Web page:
Scholars and critics widely consider The Secret Agent to be one of the first great espionage or spy novels of the 20th century and the inspiration for countless other espionage stories, novels and films that appeared throughout the 20th century.

Following the September 11th, 2001, terrorist attacks, critics and readers returned to Conrad’s The Secret Agent and came to regard it as an early study into the psychology of terrorists. What many critics and readers are struck and intrigued by is how the novel does not offer a simplistic portrait of terrorists or their motivations. Instead, the novel explore the complicated dynamics of terrorism and the terrorist mindset, a topic which is still quite pertinent in our world, as well as the mindset of those who support terrorists and those who pursue them.

While the novel was written a century ago, it foretells not only the advent of modern terrorism, but also the sort anarchistic political groups that would become very prominent throughout the world in the later 20th century, as well as the establishment of such spy organizations as the CIA, KGB and MI5. Conrad, in many respects, seems to be looking directly into the world that we live in now through this novel.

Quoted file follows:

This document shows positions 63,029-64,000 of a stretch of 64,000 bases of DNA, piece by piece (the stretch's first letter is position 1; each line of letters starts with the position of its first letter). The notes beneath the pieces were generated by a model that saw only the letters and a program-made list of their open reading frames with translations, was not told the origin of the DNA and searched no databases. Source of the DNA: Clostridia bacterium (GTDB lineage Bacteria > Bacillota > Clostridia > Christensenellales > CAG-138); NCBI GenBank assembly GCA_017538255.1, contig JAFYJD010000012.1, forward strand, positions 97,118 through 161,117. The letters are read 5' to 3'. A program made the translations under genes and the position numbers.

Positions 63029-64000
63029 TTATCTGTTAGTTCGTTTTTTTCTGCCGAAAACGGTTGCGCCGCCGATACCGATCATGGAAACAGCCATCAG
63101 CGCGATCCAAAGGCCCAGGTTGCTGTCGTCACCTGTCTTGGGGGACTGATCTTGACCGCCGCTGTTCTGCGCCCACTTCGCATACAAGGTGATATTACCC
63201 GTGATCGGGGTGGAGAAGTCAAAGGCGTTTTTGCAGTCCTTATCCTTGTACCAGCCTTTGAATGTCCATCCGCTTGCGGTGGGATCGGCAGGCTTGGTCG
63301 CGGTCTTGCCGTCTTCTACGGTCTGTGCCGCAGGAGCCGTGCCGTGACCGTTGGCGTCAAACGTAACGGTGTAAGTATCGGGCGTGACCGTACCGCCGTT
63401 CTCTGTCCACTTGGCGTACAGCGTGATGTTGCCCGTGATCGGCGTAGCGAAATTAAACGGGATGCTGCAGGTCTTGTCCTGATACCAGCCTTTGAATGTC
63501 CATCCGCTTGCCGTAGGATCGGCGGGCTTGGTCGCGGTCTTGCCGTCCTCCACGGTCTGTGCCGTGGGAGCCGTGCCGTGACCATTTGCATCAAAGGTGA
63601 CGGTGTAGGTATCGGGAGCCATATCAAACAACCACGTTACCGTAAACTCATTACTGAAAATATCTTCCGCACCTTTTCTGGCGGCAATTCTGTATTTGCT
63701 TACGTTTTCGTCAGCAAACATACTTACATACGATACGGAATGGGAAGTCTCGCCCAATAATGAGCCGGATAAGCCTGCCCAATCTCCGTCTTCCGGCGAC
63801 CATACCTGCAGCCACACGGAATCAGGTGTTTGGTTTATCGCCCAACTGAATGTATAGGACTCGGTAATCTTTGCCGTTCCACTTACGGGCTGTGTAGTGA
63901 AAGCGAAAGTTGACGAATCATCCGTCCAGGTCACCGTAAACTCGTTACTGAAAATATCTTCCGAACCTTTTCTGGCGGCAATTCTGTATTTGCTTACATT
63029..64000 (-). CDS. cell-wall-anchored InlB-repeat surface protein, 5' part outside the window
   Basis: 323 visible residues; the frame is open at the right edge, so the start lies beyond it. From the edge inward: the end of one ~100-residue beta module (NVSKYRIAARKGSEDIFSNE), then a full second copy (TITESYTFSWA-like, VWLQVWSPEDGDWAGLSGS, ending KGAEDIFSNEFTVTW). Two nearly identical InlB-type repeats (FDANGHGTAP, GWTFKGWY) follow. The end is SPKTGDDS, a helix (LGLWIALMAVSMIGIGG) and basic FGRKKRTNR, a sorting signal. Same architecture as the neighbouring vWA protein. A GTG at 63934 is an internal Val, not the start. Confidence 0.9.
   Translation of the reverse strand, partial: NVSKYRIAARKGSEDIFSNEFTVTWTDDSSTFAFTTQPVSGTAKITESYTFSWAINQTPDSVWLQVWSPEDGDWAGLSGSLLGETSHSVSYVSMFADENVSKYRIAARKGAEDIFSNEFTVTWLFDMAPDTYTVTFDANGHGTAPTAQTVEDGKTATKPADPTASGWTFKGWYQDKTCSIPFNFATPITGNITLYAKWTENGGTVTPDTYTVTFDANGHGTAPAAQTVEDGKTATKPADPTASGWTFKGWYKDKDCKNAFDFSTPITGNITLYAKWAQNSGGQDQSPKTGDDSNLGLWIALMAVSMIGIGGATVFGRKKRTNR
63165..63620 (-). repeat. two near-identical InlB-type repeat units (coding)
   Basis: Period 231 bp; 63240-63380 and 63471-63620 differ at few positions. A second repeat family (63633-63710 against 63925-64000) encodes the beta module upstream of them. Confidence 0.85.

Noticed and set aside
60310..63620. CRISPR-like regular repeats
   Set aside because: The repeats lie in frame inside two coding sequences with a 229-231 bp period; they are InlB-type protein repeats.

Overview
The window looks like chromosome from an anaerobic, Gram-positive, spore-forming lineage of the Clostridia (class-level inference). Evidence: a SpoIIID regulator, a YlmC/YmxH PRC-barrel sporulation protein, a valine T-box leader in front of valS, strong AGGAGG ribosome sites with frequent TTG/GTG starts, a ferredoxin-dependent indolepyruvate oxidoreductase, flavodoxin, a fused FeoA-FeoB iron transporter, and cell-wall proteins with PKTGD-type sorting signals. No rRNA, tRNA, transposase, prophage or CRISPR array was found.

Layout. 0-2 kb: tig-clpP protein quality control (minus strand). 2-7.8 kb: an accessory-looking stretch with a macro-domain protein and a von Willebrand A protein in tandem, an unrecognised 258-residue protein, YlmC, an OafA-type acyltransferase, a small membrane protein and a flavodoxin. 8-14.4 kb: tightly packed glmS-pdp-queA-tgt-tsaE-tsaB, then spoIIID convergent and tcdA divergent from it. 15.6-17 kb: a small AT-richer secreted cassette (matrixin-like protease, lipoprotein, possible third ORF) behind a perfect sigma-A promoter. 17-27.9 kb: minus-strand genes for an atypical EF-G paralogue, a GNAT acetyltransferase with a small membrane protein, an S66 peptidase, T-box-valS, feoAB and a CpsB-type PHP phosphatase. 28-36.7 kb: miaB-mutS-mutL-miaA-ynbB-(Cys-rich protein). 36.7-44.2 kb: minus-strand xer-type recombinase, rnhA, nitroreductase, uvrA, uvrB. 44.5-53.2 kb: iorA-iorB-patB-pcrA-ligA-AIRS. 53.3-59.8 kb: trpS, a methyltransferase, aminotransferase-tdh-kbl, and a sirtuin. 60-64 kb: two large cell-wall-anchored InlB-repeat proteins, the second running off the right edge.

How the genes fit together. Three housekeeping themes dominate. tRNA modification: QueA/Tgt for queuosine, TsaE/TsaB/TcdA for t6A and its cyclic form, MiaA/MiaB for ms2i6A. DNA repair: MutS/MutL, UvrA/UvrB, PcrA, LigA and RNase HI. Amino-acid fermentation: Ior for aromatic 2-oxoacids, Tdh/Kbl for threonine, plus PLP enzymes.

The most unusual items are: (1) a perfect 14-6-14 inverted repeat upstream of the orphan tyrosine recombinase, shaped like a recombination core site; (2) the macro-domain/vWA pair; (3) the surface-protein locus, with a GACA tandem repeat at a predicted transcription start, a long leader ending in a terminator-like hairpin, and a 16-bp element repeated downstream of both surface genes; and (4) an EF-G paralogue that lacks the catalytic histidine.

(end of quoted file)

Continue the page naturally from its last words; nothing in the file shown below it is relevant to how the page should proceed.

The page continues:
While the novel’s characters are complex and often unappealing, they are all quite realistic. Nearly all of us have probably encountered people like the disloyal Verloc, the confused and misguided Stevie, the betrayed Winnie, the obsessed Chief Inspector Heat, or such manipulative people as Vladimir or the Assistant Commissioner. Perhaps some of us have even felt as confused, torn and desperate as Verloc does, and can, despite his extreme actions, identify with his plight and desperation.

Adapted from James Fleming analysis of The Secret Agent

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